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Jonathan Wai, Ph.D.
Jonathan Wai, Ph.D., is a research scientist at the Duke University Talent Identification Program, visiting researcher at Case Western Reserve University, and an expert on multiple issues surrounding the development of intellectual and creative talent. He earned his doctorate in psychology from Vanderbilt University where he taught at Peabody College, and holds a bachelors degree from Claremont McKenna College. His work has been highlighted by the New York Times, The Economist, The Wall Street Journal, The Washington Post, Marketwatch, Scientific American, American Scientist, CNBC, NBC News, Reuters, Wired, Forbes, The New Republic, The Daily Beast, National Review, The Week, Reason, Financial Times, Fast Company, Education Week, Power Lunch, The Daily Mail, Huffington Post, Pacific Standard, Parade, Marginal Revolution, Business Insider, MSN, Yahoo!, and newspapers around the world. It has also been discussed in reports by the National Academy of Sciences, National Science Board, and the journal Science.
He is co-author of the first ever Smartest Colleges In America ranking for Business Insider, and his writing has appeared in publications such as Psychology Today, Los Angeles Times, Forbes, Quartz, Inc., TechCrunch, Business Insider, NPR Mindshift, Education Week, and Yahoo! among many others, reaching millions of people. In addition to his columns at Psychology Today and The Creativity Post, he is also a contributor to Business Insider. Dr. Wai has been awarded multiple international Mensa Awards for Research Excellence for his work on intelligence and creativity and serves on the board of directors of the MATHCOUNTS Foundation. He lives with his wife, son, dog, and two cats. You can find his CV here.
Representative Academic Articles
Wai, J. (in press). What does it mean to be an expert? Intelligence. [For special issue, Acquiring expertise: Ability, practice, and other influences].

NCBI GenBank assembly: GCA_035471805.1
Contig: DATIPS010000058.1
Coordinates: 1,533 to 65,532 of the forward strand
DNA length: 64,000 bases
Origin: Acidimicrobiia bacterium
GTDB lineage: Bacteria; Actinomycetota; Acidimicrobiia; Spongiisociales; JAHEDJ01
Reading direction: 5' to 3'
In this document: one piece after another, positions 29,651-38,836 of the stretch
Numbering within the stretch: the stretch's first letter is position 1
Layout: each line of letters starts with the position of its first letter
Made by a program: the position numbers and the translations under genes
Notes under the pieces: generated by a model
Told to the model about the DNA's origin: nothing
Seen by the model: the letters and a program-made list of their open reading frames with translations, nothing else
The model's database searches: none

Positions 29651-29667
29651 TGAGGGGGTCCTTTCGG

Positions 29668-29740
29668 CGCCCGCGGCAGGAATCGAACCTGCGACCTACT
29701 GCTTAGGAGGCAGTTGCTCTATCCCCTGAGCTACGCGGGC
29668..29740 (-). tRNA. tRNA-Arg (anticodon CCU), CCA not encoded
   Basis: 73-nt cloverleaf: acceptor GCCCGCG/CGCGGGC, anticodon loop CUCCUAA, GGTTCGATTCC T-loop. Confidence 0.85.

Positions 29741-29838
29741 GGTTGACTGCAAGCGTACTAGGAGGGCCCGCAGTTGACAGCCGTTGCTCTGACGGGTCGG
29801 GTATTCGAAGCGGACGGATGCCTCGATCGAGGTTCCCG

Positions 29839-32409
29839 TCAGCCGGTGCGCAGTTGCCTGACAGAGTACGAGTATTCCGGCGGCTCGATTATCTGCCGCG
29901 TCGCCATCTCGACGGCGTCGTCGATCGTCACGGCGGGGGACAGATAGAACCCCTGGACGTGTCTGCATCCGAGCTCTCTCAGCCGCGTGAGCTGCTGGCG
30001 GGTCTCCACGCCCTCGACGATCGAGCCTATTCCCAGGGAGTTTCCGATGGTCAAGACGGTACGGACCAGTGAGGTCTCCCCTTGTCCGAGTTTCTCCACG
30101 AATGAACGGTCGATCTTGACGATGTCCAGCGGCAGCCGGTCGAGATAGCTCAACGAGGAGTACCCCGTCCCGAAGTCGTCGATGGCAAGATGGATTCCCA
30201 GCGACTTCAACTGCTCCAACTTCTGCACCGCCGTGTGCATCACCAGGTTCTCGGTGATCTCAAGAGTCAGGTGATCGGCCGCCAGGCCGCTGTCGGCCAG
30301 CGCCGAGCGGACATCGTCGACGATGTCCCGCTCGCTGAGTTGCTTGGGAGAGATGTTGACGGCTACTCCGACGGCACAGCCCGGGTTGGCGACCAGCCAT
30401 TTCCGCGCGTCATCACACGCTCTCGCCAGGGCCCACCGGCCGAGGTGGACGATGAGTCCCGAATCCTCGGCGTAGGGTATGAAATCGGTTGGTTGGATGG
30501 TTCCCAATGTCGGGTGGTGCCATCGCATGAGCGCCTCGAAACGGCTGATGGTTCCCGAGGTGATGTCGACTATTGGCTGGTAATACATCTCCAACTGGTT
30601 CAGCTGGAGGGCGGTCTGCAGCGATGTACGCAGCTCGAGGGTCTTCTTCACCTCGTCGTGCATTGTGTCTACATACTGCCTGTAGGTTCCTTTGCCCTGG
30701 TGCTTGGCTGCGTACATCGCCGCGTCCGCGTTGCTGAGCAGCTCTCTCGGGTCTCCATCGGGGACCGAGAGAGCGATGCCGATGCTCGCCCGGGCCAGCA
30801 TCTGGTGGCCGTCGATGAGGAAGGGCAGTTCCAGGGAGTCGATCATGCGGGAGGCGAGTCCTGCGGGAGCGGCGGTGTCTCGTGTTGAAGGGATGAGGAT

Wai, J. (in press). Experts are born, then made: Combining prospective and retrospective longitudinal data shows that cognitive ability matters. Intelligence. [For special issue, Acquiring expertise: Ability, practice, and other influences].
Wai, J. (2013). Investigating America’s elite: Cognitive ability, education, and sex differences. Intelligence, 41, 203-211.
Wai, J., Putallaz, M., & Makel, M. C. (2012). Studying intellectual outliers: Are there sex differences, and are the smart getting smarter? Current Directions in Psychological Science, 21, 382-390.
Wai, J., & Putallaz, M. (2011). The Flynn effect puzzle: A 30-year examination from the right tail of the ability distribution provides some missing pieces. Intelligence, 39, 443-455.
Wai, J., Cacchio, M., Putallaz, M., & Makel, M. C. (2010). Sex differences in the right tail of cognitive abilities: A 30-year examination. Intelligence, 38, 412-423.
Wai, J., Lubinski, D., Benbow, C. P., & Steiger, J. H. (2010). Accomplishment in science technology, engineering, and mathematics (STEM) and its relation to STEM educational dose: A 25-year longitudinal study. Journal of Educational Psychology, 102, 860-871.
Wai, J., Lubinski, D., & Benbow, C. P. (2009). Spatial ability for STEM domains: Aligning over fifty years of cumulative psychological knowledge solidifies its importance. Journal of Educational Psychology, 101, 817-835.
Halpern, D. F., & Wai, J. (2007). The world of competitive Scrabble: Novice and expert differences in visuospatial and verbal abilities. Journal of Experimental Psychology: Applied, 13, 79-94.
Wai, J., Lubinski, D., & Benbow, C. P. (2005). Creativity and occupational accomplishments among intellectually precocious youths: An age 13 to age 33 longitudinal study. Journal of Educational Psychology, 97, 484-492.